For one, after a stellar 22-year career in Boulder, Wednesday's game will be Barry's final at home. Two, it's Senior Night and seniors Sarah Lini and Veronica Johns-Richardson will be playing their final game at Coors.
Also, several former Buffalo players have reminded Barry and her team recently that the Buffs have a 20-game home-winning streak vs. Nebraska, and haven't lost to them in Boulder since 1985.
"I've heard from enough former players to keep the streak alive," Barry said after Tuesday's practice. "Nebraska is a team we've got a home-court winning streak going. Our alumni know about it and it's important to them. It's something we can shoot for other than just winning the last home game."
One of those alumni is Sheetz, who is the program's third all-time leading scorer and poured in more 3-pointers than any Buff in school history. Sheetz recorded her career high (31) against the Cornhuskers at Coors in 1992.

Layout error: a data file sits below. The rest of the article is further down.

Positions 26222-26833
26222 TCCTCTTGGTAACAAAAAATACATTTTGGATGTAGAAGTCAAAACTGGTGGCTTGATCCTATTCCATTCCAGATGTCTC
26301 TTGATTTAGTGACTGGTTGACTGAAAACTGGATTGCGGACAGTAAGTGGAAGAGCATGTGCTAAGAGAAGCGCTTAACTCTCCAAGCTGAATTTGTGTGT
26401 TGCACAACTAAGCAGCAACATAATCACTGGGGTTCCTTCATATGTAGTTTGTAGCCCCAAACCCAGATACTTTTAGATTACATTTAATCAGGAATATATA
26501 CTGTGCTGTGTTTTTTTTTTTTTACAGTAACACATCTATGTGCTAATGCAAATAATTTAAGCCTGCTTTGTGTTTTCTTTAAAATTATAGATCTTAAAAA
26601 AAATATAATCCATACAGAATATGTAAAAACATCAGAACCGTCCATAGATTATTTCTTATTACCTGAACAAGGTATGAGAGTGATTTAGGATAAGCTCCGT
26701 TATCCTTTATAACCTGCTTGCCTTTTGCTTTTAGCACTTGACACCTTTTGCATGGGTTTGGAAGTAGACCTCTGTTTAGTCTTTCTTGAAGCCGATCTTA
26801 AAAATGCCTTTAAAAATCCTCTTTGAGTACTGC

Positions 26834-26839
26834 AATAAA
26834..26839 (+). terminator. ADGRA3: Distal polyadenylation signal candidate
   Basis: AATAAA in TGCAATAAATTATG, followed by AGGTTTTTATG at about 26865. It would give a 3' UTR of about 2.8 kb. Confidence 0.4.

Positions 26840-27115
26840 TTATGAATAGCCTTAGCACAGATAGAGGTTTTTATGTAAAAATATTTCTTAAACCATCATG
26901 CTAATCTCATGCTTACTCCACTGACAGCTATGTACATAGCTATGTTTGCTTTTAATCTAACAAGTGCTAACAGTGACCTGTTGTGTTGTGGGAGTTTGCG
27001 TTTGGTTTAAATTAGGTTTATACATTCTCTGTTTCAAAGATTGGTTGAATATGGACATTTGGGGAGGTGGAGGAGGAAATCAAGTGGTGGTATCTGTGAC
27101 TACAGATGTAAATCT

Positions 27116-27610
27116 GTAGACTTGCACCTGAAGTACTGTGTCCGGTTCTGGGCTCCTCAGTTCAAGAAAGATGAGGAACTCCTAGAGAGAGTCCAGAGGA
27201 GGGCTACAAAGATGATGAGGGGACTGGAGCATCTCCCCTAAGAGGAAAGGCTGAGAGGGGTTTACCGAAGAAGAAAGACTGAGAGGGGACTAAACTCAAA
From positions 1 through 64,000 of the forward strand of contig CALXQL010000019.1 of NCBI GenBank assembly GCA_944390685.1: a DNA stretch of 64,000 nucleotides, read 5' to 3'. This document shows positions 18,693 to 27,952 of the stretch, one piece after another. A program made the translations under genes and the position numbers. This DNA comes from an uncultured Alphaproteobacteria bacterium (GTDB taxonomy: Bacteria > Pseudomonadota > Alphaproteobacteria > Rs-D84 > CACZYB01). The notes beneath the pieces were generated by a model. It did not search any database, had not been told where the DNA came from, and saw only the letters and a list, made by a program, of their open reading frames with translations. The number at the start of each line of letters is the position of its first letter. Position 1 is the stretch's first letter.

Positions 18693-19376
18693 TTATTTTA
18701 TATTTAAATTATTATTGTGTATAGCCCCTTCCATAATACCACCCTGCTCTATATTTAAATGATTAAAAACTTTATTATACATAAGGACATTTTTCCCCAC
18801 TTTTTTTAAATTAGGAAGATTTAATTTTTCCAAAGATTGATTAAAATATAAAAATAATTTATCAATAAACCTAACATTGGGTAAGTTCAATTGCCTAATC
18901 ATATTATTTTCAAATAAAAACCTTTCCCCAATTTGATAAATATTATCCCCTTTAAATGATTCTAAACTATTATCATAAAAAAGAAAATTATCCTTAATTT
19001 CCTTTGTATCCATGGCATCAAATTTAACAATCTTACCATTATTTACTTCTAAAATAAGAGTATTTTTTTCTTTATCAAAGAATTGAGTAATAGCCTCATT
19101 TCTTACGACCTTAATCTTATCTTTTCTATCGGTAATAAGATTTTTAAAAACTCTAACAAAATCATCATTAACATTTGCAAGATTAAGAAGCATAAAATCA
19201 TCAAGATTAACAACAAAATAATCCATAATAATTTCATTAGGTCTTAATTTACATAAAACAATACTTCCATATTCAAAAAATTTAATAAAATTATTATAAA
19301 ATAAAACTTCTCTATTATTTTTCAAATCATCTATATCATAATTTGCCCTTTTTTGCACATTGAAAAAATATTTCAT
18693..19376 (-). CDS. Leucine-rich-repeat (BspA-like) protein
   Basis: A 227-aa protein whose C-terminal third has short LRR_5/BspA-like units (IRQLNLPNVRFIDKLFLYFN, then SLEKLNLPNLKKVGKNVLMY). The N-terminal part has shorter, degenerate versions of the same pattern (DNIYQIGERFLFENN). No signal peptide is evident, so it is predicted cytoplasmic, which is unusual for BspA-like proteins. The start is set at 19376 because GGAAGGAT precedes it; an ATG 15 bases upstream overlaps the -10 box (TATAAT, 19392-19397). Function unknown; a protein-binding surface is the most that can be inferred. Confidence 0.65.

"Anytime you talk about Nebraska, that's what we remember," Sheetz said. "They haven't beat Colorado at Colorado in a long time."
Sheetz and several former Buffs will be at Coors Wednesday night. Plans are to honor the two seniors on the current team, as well as Barry, after the game. CU officials are expecting a near full house at the arena to mark Barry's final game.
It's all going to make for an emotional evening. But Barry said the game comes first, then time for sentiment.
"When I'm on the court thinking about basketball, defending Nebraska, boxing out, thinking about all the problems we have from a basketball standpoint, it's easy to focus," she said. "When you get off the court that's when it's a little more difficult to concentrate.
"But tomorrow night is going to be emotional."
Barry said she's at peace with her decision to retire, but that the ramifications won't hit her until a couple years from now. She got into coaching after growing up in a home with five brothers, where competition was a daily ritual. But Barry, who has no children, said she'll miss the relationships with the players most of all.